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Logo of nihpaAbout Author manuscriptsSubmit a manuscriptNIH Public Access; Author Manuscript; Accepted for publication in peer reviewed journal;
J Theor Biol. Author manuscript; available in PMC Jan 21, 2012.
Published in final edited form as:
PMCID: PMC3153880
NIHMSID: NIHMS251860

Cancer stem cell, niche and EGFR decide tumor development and treatment response: A bio-computational Simulation Study

Abstract

Recent research in cancer biology has suggested the hypothesis that tumors are initiated and driven by a small group of cancer stem cells (CSCs). Furthermore, cancer stem cell niches have been found to be essential in determining fates of CSCs, and several signaling pathways have been proven to play a crucial role in cellular behavior, which could be two important factors in cancer development. To better understand the progression, heterogeneity and treatment response of breast cancer, especially in the context of CSCs, we propose a mathematical model based on the cell compartment method. In this model, three compartments of cellular subpopulations are constructed: CSCs, progenitor cells (PCs), and terminal differentiated cells (TCs). Moreover, 1) the cancer stem cell niche is, considered by modeling its effect on division patterns (symmetric or asymmetric) of CSCs, and 2) the EGFR signaling pathway is integrated by modeling its role in cell proliferation, apoptosis. Our simulation results indicate that 1) a higher probability for symmetric division of CSC may result in a faster expansion of tumor population, and for a larger number of niches, the tumor grows at a slower rate, but the final tumor volume is larger; 2) higher EGFR expression correlates to tumors with larger volumes while a saturation function is observed, and 3) treatments that inhibit tyrosine kinase activity of EGFR may not only repress the tumor volume, but also decrease the CSCs percentages by shifting CSCs from symmetric divisions to asymmetric divisions. These findings suggest that therapies should be designed to effectively control or eliminate the symmetric division of CSCs and to reduce or destroy the CSC niches.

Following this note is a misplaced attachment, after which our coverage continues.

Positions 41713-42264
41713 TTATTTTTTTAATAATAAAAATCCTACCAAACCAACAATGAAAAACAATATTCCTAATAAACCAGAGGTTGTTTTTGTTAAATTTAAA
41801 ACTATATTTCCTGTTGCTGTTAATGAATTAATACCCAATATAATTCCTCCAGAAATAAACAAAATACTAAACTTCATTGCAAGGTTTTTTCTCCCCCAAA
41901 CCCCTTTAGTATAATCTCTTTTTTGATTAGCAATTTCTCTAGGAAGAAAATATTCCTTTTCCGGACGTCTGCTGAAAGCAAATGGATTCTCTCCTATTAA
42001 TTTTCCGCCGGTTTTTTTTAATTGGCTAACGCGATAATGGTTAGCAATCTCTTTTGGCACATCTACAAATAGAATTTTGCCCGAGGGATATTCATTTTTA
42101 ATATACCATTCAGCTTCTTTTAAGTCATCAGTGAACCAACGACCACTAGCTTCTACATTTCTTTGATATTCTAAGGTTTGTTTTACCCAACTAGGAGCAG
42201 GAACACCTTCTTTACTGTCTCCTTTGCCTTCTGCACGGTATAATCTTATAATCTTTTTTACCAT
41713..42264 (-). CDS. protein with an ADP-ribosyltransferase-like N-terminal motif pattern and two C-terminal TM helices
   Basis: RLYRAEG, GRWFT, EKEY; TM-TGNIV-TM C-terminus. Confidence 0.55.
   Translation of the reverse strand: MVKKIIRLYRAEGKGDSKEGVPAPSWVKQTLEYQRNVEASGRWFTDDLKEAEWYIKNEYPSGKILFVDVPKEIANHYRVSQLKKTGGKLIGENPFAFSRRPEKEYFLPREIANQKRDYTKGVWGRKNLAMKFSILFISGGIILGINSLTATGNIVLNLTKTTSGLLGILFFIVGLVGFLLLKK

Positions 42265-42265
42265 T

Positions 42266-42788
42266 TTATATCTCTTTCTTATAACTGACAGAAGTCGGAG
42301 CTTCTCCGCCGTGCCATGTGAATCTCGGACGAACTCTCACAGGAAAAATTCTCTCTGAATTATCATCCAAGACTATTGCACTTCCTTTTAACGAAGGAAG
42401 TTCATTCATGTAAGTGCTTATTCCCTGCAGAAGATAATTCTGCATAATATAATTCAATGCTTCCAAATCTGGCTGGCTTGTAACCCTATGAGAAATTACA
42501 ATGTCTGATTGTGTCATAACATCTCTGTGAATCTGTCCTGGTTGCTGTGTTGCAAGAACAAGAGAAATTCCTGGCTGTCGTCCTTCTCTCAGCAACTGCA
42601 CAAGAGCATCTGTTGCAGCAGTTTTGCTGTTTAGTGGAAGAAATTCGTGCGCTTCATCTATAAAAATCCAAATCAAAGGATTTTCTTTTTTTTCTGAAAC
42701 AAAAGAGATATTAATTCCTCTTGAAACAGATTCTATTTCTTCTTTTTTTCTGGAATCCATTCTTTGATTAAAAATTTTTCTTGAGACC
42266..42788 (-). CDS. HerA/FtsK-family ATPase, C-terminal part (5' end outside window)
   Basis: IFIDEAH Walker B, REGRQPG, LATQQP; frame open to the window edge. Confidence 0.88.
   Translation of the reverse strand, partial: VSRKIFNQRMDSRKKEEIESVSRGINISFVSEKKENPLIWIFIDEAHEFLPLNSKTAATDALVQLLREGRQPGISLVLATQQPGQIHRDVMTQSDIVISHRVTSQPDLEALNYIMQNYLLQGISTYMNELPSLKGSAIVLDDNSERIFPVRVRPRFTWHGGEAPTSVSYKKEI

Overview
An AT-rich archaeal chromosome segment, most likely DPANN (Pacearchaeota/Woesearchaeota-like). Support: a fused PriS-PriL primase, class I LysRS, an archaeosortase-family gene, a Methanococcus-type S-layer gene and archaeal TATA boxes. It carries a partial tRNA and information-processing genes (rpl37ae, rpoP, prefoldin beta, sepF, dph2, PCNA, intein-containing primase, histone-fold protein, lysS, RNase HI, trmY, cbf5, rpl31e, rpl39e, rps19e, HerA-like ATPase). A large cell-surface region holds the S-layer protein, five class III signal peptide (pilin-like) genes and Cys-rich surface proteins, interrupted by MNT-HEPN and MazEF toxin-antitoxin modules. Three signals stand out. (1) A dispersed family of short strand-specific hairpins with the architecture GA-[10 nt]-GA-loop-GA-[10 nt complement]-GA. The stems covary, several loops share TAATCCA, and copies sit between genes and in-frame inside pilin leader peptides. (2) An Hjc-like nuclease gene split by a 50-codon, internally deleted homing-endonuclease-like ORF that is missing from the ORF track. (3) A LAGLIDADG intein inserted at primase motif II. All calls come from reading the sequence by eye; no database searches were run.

Keywords: mathematical model, compartment method, signaling pathway, breast cancer, tyrosine kinase inhibitors